because it made him feel old. Let’s face it, DCFC have never been hailed for their maturity. But the dudes know how to write a pop melody and buttress it with billowing arrangements like no others. “The Sound of Settling” might set crowds bouncing and “bah-bahing” along, but it’s the standouts like the Cure-influenced catharsis of “We Looked Like Giants” and the ricocheting guitar pop of “Expo ’86” that make the album worthy of vindication. Belle & Sebastian got even worse treatment with its bestselling album, Boy with the Arab Strap, which received a 0.8 rating. While I won’t deny that a few duds—“Is it Wicked Not to Care?” springs to mind immediately—mar the disc’s flow, there are certainly enough twee-a-licious tunes to satiate any fan. The tunes tend toward sprawling and meditative, but the lyrics are as wry and poignant as any B&S album. Coldplay makes itself an easy target, so it’s not surprising that Pitchfork takes the bait. Perhaps I became a fan of the British piano pop maestros before it was uncool to admit it, or maybe it happened before I’d learned to care what other rock snobs thought. In any event, I find every reason to indulge in the saccharine goodness of A Rush of Blood to the Head. Needless to say, Pitchfork does not agree. But is it really necessary to defend pitch-perfect atmospheric sing alongs like “Clocks” or “God Put a Smile Upon Your Face”? Coldplay may have been aspiring to the stadiumrocking scale of U2, but in failing to live up to that ideal, they crafted songs most readers can’t help but hum. Miraculously, they even managed to make an
album that sounds like an album. It ebbs and flows in a way that goes beyond loud-softloud dynamics into an emotional realm. Finally, in case you thought I was simply an apologist for indie pop, let’s not forget my favorite divorced husband and wife duo that’s still raising hell. Meg and Jack White did what so many over the years have tried and failed: created an original sound using only a guitar and drums (although the plural form of the word “drum” might be a little generous for Meg). When the ramshackle Get Behind Me Satan was released, a friend told me he thought it was a joke. Apparently, Pitchfork couldn’t get behind it either. But after you accept the fact that it’s a grab bag of unrelated tracks, you can see the simple brilliance of the songs. “My Doorbell” and “The Denial Twist” replace bruising electric guitar with sunny piano licks, exposing the pop songwriting chops beneath White’s blistering distortion. And then there’s “White Orchid” and “Take, Take, Take,” guitar-based romps that remind you why we put up with White’s eccentricities in the first place. Needless to say, I could write countless articles about my qualms with that infamous music site. But until people start taking its writers less seriously than the writers take themselves, I encourage music lovers everywhere to continue sticking it to the fork.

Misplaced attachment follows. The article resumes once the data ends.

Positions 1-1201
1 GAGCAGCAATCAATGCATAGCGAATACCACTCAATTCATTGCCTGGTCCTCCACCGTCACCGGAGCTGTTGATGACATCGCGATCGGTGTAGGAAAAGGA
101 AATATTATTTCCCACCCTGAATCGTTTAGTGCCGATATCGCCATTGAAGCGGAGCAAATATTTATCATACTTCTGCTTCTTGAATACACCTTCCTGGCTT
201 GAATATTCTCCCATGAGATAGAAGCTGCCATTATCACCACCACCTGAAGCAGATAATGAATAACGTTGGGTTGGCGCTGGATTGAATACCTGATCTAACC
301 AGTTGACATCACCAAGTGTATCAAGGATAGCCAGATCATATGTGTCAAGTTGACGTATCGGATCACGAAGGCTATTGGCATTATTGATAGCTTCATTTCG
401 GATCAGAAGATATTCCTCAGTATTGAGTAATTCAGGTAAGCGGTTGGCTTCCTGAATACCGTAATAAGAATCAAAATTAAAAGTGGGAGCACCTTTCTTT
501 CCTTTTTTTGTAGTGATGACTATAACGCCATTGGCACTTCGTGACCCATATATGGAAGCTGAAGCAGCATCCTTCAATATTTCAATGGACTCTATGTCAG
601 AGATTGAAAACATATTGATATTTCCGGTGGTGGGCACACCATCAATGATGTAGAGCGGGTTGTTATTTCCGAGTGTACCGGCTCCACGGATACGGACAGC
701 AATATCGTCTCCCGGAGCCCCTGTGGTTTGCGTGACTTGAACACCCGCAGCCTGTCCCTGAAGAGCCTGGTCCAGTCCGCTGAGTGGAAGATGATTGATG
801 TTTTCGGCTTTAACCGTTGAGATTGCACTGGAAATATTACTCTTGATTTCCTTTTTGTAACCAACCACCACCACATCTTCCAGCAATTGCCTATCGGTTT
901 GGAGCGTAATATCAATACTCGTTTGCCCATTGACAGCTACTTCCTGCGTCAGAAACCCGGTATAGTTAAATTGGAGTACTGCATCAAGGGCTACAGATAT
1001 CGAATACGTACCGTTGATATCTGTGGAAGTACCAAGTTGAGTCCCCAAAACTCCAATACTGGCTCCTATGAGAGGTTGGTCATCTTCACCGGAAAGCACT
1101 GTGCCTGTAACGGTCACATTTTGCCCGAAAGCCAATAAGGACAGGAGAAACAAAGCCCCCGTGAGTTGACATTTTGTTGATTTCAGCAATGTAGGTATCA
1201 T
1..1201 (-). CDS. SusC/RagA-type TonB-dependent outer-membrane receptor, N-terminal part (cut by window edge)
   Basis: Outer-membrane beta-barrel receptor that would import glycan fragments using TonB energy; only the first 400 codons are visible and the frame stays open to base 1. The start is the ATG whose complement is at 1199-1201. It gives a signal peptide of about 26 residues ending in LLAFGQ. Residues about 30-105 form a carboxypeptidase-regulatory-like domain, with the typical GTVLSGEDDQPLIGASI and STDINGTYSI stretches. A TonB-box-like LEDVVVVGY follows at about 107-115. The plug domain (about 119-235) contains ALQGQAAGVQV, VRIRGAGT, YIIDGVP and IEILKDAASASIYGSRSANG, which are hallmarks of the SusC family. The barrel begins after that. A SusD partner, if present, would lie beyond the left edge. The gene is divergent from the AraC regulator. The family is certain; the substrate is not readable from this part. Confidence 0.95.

Attention NBC: How you can save Heroes (before it’s too late) BY MATT FOWLER Staff
There comes a point when talking about how to save a television show becomes pointless. This point is usually made when entertainment and popular culture scribes decide that giving their own suggestions would be a good way to kill a thousand words or so. However, the truth of the matter is when a program reaches this point there is ultimately no way of salvaging it, and the only hope is to slow down the bleeding. Presently, this is something that NBC network executives as well as loyal fans of the previously megahit show Heroes know all too well. When Heroes, the television program that told the story of normal individuals receiving extraordinary powers, first premiered, it was what every show aspires to be. The hour-long drama was a critical darling from the outset and quickly became a ratings juggernaut, rapidly pulling in close to fifteen million viewers per episode. The story was fresh, moved quickly, and was marketed as smartly as a television show featuring a cheerleader who routinely experiments with breaking every bone in her body in order to see if she can later force her joints and skeleton back into their appropriate places (don’t worry, all the cracking and creaking of the bones are highly audible). Tim Kring’s brainchild was truly a pop culture phenomenon and there was no reason for anyone to think that it wouldn’t stay one heading into it’s much hyped second season. Alas, the good fortune that Heroes was met with in its first season was not to be duplicated. After the first few episodes of the second season of Heroes, it was clear to the critics that the show had been hit with the dreaded sophomore slump. There were